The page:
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“Lack of Access Made Us More Artful:” Alex Gibney on We Steal Secrets: The Story of WikiLeaks

We Steal Secrets: The Story of WikiLeaks We Steal Secrets: The Story of WikiLeaks

As a documentary subject, WikiLeaks couldn’t be in better hands than those of Alex Gibney. The Oscar-winning director of Taxi to the Dark Side, whose other films include Enron: The Smartest Guys in the Room and Mea Maxima Culpa, has displayed an ongoing interest in exposing corruptions of power. WikiLeaks, the whistleblower website responsible for the largest leaks of classified documents in history, was founded on the same principle. Yet it is surprising that We Steal Secrets: The Story of WikiLeaks explores the decline of the organization as it became a victim of its own beliefs.

The documentary explores the context in which WikiLeaks was created: in the years after 9/11, when government agencies changed the ways they classified and shared information. It was this situation that allowed the US to surveil its citizens like never before and to invade Iraq without a shred of actionable intelligence. It was this same situation that allowed Army private Bradley Manning to access documents of the abuses his country was committing abroad.

We Steal Secrets parallels the rise of WikiLeaks with the decline of Bradley Manning, an intelligence analyst in Iraq who eventually became WikiLeaks’ most significant source. His findings would eventually comprise a series of leaks that rocked the latter half of 2010. WikiLeaks’ release of The War Logs chronicled failing war efforts in Iraq and Afghanistan, ones that cost more civilian lives than the Pentagon had previously claimed. Its subsequent release of the Embassy Cables contained evidence that the US was using its diplomats for spying, and that its supposed ally, Pakistan, was fueling the Afghan insurgency. We Steal Secrets delves into the key revelations of each of the leaks, but keeps its focus more on the leakers themselves. Gibney pulls off the terrific feat of characterizing both Julian Assange and Bradley Manning without the participation of either one. The reasons for their absence are self-evident for anyone who has been following the story.

Manning has been charged with 22 offenses, including the Espionage Act and the capital offense of aiding the enemy, and his trial has been conducted in almost total secrecy. Julian Assange is currently living in the Ecuadorian Embassy in London, fleeing prosecution for sex allegations by two former WikiLeaks volunteers in Sweden. We Steal Secrets resolves itself in a thorough investigation of these charges. Contrary to Assange’s claims that they constitute an international plot against him, Gibney eventually concludes as to their legitimacy, and perceives them as a part of WikiLeaks’ unraveling.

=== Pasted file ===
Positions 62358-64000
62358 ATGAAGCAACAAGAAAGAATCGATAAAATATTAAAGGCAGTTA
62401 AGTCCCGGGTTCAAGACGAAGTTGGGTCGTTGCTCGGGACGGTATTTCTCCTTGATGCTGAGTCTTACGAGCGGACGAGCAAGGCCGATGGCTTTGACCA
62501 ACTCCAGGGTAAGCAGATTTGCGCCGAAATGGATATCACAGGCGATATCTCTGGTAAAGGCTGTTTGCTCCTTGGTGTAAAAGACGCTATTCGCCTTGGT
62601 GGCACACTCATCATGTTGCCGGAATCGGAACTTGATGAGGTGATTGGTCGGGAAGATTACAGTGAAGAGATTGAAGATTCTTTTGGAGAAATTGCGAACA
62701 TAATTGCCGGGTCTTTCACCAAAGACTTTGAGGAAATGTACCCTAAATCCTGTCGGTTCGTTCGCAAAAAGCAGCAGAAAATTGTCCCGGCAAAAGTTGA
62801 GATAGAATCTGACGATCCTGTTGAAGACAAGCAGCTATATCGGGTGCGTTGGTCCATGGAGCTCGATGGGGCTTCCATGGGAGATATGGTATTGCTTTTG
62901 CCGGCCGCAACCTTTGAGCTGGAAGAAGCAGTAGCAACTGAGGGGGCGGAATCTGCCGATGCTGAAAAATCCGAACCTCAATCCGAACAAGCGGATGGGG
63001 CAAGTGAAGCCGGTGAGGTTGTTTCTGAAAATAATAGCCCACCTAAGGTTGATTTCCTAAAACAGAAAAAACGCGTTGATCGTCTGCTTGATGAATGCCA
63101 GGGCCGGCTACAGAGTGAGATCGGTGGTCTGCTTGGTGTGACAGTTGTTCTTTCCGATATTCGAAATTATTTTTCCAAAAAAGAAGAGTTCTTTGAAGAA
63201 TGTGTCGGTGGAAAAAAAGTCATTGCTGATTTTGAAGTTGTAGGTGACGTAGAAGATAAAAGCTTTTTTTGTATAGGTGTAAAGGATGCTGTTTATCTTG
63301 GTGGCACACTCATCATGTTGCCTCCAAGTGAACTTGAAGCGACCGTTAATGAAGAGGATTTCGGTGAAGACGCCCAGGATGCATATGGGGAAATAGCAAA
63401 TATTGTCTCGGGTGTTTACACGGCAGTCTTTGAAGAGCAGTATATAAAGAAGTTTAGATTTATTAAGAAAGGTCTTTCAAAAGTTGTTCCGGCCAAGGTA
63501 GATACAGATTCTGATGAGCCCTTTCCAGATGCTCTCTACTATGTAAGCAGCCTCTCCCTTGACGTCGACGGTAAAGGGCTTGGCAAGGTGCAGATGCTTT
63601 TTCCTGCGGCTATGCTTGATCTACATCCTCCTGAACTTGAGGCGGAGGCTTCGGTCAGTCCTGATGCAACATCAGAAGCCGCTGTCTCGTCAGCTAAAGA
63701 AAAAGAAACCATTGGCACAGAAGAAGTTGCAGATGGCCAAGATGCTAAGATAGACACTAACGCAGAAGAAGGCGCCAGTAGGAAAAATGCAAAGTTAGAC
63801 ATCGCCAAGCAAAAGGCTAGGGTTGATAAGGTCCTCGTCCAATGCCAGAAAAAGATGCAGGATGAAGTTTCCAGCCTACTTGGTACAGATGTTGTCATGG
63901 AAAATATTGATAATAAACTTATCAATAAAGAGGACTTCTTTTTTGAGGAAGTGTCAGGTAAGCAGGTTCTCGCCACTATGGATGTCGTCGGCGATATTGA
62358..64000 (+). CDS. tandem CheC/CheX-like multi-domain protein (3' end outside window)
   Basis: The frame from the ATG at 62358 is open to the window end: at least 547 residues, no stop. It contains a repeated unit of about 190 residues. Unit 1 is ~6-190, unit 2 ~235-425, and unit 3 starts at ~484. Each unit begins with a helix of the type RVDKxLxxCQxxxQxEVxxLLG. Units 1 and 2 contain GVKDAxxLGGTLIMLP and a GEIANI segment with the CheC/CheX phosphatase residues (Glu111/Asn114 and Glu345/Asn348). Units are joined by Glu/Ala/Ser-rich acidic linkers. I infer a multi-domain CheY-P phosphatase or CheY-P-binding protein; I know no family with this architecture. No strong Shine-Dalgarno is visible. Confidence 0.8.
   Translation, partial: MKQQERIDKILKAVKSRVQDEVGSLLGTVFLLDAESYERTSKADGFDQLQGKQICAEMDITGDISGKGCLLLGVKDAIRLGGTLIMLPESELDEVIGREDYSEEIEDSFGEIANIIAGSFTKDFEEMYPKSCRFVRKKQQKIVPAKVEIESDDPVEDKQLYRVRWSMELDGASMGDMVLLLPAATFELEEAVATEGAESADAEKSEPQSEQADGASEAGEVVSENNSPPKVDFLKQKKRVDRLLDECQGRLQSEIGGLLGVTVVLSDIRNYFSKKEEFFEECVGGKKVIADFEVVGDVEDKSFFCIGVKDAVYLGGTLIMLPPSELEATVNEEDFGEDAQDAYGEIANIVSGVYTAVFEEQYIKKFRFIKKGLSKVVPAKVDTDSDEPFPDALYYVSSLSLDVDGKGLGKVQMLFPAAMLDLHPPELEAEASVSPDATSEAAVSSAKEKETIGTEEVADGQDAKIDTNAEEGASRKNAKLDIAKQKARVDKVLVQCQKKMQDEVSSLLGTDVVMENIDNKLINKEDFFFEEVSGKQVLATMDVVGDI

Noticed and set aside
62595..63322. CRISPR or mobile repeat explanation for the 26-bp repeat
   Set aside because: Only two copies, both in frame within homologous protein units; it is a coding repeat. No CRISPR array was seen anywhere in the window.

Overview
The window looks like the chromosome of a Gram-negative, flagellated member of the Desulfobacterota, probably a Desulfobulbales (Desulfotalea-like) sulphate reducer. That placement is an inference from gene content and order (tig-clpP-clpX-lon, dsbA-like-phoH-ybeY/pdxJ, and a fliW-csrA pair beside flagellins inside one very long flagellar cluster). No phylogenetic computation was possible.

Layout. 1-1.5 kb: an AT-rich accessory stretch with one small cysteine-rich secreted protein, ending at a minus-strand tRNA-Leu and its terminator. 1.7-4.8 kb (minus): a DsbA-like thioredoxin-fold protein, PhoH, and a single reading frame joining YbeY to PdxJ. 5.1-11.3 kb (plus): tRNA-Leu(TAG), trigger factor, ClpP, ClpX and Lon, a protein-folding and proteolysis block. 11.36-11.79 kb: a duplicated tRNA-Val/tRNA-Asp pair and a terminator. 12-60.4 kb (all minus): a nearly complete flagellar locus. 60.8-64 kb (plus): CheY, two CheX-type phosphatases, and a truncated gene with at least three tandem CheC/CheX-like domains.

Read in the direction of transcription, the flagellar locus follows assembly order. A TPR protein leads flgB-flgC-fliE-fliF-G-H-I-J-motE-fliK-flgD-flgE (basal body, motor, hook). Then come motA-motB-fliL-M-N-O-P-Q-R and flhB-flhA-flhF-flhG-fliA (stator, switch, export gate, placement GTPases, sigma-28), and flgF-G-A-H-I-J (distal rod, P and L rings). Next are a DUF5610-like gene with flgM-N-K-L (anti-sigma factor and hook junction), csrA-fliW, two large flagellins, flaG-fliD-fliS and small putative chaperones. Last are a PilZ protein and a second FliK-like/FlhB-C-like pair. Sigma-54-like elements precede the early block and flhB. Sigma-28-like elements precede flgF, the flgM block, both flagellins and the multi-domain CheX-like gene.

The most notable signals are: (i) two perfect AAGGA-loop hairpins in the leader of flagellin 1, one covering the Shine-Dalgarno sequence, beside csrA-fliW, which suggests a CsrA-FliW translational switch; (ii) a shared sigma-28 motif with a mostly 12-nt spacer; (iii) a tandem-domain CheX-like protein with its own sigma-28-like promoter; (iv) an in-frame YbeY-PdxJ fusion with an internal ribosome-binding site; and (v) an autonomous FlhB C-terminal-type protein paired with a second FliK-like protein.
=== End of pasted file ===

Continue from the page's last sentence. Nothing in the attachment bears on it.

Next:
Filmmaker sat down with Gibney in his office in Manhattan. Our conversation covers his process of working with constraints, the US government’s war on whistleblowers, and more. We Steal Secrets opens in select theaters on May 24 through Focus World.

Alex Gibney, writer-director of "We Steal Secrets: The Story of WikiLeaks"

Alex Gibney, director of We Steal Secrets: The Story of WikiLeaks

Filmmaker: You have said that you approached We Steal Secrets as a “David and Goliath story. One man, armed only with a computer, against the world.” That’s not exactly how the film turned out. Was that a midcourse decision?

Gibney: (Laughs) A midcourse correction.

Filmmaker: When did that change in course occur?

Gibney: A couple of things happened along the way. One was, I began to explore the Swedish episode a little bit more, which I initially wasn’t going to explore. But the more people danced around it, the more interested in it I became.

Filmmaker: I think you’re in a minority there. Most of the coverage about Julian Assange seems to subscribe to his idea that it’s an international plot against him.

Gibney: Yes, that it’s a CIA conspiracy — the Americans have manipulated the Swedish government so that if he ever goes to Sweden he’s going to be sent right to Guantanamo. I just don’t buy it. People say it’s so, but I’ve never seen any convincing evidence that it’s so. It doesn’t mean it’s impossible, but there’s just no evidence to support it. And the other thing that was concerning to me was that, very early on, it was Julian more than anyone else who conflated the sex allegations with the transparency agenda. A lot of people within the organization were telling him, “Julian, deal with this as an individual. Say, ‘I’m taking time off to deal with this,’ and then come back to deal with the organization.” Very early on, and very slyly I think, he would say things like, “I’m not saying it’s a honeytrap, I’m not saying it’s not a honeytrap,” i.e. it’s a honeytrap, or it’s likely a honeytrap. You know, all of these veiled allegations that take you immediately to a John Le Carre thriller. So that to me was the beginning of how a truth-teller turns into a liar.